health regenerates and weapons are limited to two at a time (with bond's p99 as a permanent third choice). enemies no longer behave like cardboard cutouts and can very quickly multiply around you, making direct confrontations much more dangerous than the original (which largely let you run around guns blazing without consequence). regenerating health diminishes the strategy required to reach the end of a level, but at times feels like a necessary addition to make difficult stretches playable; the developers included a "classic" mode without regenerating health (complete with hidden body armor) so that you can play whichever way you prefer.
the levels are entirely new designs aside from the opening dam, which is a recreation of the original n64 level. the art direction and architecture are extremely well done, at times almost rivaling retro studios' work in metroid corruption. from the stormy dam to blizzard drenched siberian forests to a mountainous african jungle, the environments never disappoint.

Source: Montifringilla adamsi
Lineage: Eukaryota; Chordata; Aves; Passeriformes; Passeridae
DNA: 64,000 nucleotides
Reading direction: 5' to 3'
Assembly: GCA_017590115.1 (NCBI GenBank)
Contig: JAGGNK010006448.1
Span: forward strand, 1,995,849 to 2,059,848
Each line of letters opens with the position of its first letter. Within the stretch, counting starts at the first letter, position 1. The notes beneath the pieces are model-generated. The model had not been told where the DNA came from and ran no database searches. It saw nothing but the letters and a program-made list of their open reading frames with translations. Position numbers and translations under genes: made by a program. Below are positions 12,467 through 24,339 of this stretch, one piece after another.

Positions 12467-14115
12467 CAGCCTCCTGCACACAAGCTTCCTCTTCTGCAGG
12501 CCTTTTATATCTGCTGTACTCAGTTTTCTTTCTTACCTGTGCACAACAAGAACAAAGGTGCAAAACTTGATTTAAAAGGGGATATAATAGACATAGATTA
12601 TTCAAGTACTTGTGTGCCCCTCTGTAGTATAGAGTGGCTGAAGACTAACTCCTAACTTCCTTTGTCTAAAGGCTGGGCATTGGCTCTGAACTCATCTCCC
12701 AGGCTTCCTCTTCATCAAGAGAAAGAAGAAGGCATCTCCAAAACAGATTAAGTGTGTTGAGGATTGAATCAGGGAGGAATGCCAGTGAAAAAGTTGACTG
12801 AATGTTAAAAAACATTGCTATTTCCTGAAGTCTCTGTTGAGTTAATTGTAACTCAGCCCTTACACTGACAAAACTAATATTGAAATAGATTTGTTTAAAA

unfortunately, while the new maps are very competently designed they are also extremely linear, often giving you a feeling of being funneled from one gunfight to another. the worst of this linearity is when the path needlessly closes up behind you after reaching a checkpoint, leaving you s.o.l. if you need to go back and complete an objective you may have missed. there are always multiple little paths to take along the way, however, and choosing one route over another can alter the way the level progresses a moderate amount. like the original, higher difficulties introduce more objectives that will take you into different parts of a level, giving you a fuller world to explore and helping to offset the linearity. the objectives feel a little uninspired compared to the original, almost always revolving around bond's cell phone, but they still go a long way towards deepening the game and giving you a break from shooting people.